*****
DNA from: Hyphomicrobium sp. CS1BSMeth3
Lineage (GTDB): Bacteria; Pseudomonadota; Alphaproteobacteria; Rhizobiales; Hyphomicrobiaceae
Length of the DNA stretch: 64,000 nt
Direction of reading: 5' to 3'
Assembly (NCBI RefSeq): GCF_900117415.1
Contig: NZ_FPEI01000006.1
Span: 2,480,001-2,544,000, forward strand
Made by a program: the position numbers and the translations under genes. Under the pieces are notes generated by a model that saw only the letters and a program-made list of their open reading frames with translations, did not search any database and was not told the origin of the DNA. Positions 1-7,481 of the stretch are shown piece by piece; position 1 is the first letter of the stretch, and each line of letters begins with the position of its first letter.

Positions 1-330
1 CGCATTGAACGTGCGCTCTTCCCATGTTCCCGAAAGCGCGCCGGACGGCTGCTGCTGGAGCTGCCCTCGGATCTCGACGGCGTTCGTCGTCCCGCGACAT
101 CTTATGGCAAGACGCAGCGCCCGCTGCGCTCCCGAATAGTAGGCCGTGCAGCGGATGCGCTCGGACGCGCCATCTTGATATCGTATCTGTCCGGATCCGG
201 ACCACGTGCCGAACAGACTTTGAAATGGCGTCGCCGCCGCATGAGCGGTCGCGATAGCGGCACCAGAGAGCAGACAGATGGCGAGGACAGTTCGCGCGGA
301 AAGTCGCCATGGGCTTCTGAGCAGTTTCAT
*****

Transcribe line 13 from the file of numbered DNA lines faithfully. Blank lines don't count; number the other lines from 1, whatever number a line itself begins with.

301 AAGTCGCCATGGGCTTCTGAGCAGTTTCAT